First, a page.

|Publication number||US4185122 A|
|Application number||US 05/932,085|
|Publication date||Jan 22, 1980|
|Filing date||Aug 8, 1978|
|Priority date||Aug 8, 1978|
|Publication number||05932085, 932085, US 4185122 A, US 4185122A, US-A-4185122, US4185122 A, US4185122A|
|Inventors||Thomas E. Furia|
|Export Citation||BiBTeX, EndNote, RefMan|
|Patent Citations (6), Referenced by (5), Classifications (12), Legal Events (1)|
|External Links: USPTO, USPTO Assignment, Espacenet|
1. Field of the Invention:
The present invention relates to a method of preventing or eliminating the foaming of polymeric dye-containing aqueous solutions, particularly soft drink compositions, by use of glycerol monooleate, glycerol dioleate or a mixture thereof.
2. Description of the Prior Art:
Polymeric dyes have been recently proposed as satisfactory replacements for FD&C REd #2, which can no longer be used in foods, drugs and cosmetics in the United States. When polymeric colors are used in edibles, if the size of the molecules of polymeric color exceeds a certain limit--usually a molecular size of from about 1000 to 2000 Daltons--and if the color compounds do not break down and thus maintain this size, the polymeric colors are not absorbed through the walls of the gastrointestinal tract. This means that when such materials are consumed, they essentially pass directly through the gastrointestinal tract. They are not taken into the body or its systemic circulation and thus any risk of possible systemic toxicity is eliminated. An excellent red polymeric colorant, which shows promise as an especially desirable replacement for existing red food colors such as FD&C Red #2, is an anthrapyridone known as Poly R™ -481. Poly R™ -481 is an acetylated version of a colorant having the structural formula ##STR1## wherein about 95% of the free backbone amines have been converted to ##STR2## groups and wherein A+B+D equals about 900 (A equals about 180, B equals about 360 and D equals about 360). Equivalent to Poly R™ -481 for the purposes of this invention are the corresponding polymeric colorants wherein about 80 to 98% of the free backbone amines have been acetylated.
Poly R™ -481 can be prepared by a reaction sequence which begins with 1-amino-2-methyl-4-bromoanthraquinone. That material is reacted with phenylacetyl chloride, suitably in an aprotic organic solvent such as toluene, at an elevated temperature. The resultant addition product of the formula ##STR3## is then cyclized with base to afford a compound of the formula ##STR4## which is then reacted with vinylamine-vinylsulfonate copolymer. This amine displacement is an adaption of the classic Ullmann reaction and is carried out in water or mixed water/organic solvent and base and with a copper catalyst such as Cu2 Cl2. The resultant polymer of formula (I) is then acetylated by reacting it with acetic anhydride in aqueous base. The red solution thus obtained yields, after lyophilization, a solid red product corresponding to formula (I) except that about 95% of the free backbone amines have been converted to ##STR5## groups. Poly R™ -481 and related anthraquinones are disclosed and claimed in U.S. patent application Ser. No. 751,857, filed Dec. 17, 1976, assigned to the assignee hereof, and hereby expressly incorporated by reference in its entirety and relied upon.
The use of Poly R™ -481 in aqueous solutions, particularly in carbonated beverages, has unfortunately been limited by the excessive foaming which has been observed in such solutions. Foaming is considered a significant drawback to the use of this polymeric dye in carbonated beverages since it would result in filling problems during high-speed bottling operations. Foaming could result in excessive spillage and short-filled packaging in both bottling and canning operations.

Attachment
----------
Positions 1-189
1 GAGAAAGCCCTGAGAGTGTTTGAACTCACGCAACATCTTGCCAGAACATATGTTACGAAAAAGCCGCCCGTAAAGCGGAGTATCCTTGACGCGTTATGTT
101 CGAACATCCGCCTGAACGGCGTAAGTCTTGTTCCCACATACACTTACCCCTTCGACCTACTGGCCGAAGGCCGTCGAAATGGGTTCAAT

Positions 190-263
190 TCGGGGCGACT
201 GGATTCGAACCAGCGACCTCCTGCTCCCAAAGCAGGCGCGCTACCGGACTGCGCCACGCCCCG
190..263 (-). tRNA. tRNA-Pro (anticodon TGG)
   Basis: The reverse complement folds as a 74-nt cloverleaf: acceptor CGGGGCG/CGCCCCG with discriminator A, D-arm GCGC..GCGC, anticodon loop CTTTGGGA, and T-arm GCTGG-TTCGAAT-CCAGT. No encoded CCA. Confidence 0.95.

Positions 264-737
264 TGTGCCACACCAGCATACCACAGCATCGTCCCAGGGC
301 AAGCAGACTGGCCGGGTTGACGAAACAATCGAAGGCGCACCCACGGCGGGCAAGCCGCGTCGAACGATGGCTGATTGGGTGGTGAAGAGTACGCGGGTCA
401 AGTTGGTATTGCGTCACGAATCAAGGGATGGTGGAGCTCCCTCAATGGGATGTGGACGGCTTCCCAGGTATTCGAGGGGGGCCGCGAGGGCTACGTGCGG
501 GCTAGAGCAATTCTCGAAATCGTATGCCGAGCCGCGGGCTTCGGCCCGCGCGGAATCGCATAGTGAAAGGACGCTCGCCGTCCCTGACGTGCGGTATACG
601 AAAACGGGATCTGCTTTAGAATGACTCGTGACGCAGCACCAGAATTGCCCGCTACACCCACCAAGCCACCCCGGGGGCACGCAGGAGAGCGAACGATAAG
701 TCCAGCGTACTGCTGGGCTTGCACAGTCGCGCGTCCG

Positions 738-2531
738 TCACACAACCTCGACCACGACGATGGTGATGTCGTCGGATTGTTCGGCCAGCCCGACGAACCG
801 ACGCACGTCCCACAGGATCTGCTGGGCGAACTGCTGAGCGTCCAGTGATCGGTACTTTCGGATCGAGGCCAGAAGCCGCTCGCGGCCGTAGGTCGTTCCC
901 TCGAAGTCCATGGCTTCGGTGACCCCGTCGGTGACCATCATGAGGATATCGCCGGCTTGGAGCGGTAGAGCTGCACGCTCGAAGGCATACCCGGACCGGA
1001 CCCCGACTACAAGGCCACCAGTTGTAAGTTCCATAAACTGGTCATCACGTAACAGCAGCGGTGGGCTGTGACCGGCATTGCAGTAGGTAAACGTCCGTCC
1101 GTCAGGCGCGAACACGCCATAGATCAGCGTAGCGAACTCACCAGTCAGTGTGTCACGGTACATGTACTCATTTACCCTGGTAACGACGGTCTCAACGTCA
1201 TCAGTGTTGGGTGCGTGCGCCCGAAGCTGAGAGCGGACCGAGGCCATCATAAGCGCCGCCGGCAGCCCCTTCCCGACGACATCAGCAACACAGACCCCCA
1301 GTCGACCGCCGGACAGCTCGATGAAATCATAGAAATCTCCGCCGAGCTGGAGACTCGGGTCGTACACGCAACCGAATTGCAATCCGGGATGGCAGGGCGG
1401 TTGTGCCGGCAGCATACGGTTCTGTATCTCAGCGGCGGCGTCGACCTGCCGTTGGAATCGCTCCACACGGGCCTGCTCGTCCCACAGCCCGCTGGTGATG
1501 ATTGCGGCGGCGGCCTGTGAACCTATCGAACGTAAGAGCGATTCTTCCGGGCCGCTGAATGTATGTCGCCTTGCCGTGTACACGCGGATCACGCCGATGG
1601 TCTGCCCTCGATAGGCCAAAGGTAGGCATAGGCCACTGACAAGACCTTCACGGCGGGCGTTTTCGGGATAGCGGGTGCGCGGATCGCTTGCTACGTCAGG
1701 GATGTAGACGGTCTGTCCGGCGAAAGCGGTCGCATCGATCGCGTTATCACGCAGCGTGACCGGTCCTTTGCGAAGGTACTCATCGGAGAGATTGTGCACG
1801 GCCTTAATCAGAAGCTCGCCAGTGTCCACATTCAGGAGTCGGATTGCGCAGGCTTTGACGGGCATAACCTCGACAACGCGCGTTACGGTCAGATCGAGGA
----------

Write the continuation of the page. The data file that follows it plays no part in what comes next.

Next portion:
It has now been found that the foaming of aqueous solutions, particularly carbonated beverages, containing the polymeric dye Poly R™ -481 can be prevented or eliminated by the addition of glycerol monooleate, glycerol dioleate or a mixture thereof to such solutions.
Glycerol monooleate (GMO) and Glycerol mono- and dioleate (GMDO) are food-grade additives usually considered to be emulsifiers and solvents. They have now been found to be surprisingly effective, at low concentrations, when used as defoamers for aqueous solutions of Poly R™ -481. This utility is completely unexpected and particularly surprising in view of the fact that other food grade additives, including those generally considered to be food grade defoamers, have been found to be ineffective or to actually increase foaming in aqueous solutions containing Poly R™-481.
The invention will appear more fully from the examples which follow. In these examples, the following materials and methods were used:
Poly R™- 481 was employed for all tests as a 3000 ppm stock solution in deionized water. The stock solution was prepared by heating spray dried Poly R™-481 in water to 90° C. to insure that the dye was completely solubilized. Unless otherwise specified, tests were conducted by diluting the stock solution with deionized water to a final concentration of 1500 ppm Poly R™-481 since this level of dye produced sufficient foam for accurate measurements.
All water soluble additives were dissolved directly in the make-up water used to dilute the 3000 ppm Poly R™-481 stock solution to 1500 ppm. Water insoluble or water dispersible additives were incorporated via a 50/50 blend (w/w) in ethanol or, when applicable, into a portion of finished carbonated beverage containing essential flavoring oils. Initial tests were conducted using 100 ppm of additive and 1500 ppm Poly R™- 481. For insoluble additives, this introduced 100 ppm of ethanol into the test solutions; this level of ethanol did not affect foaming.
In the tests described below, foam height was measured as a function of time by filling a 250 ml graduated glass cylinder, fitted with a ground glass stopper, with 20 ml of test solution. The test solution and a control were simultaneously agitated manually for 25 vertical strokes after which the initial foam height and its decay as a function of time were measured in milliliters.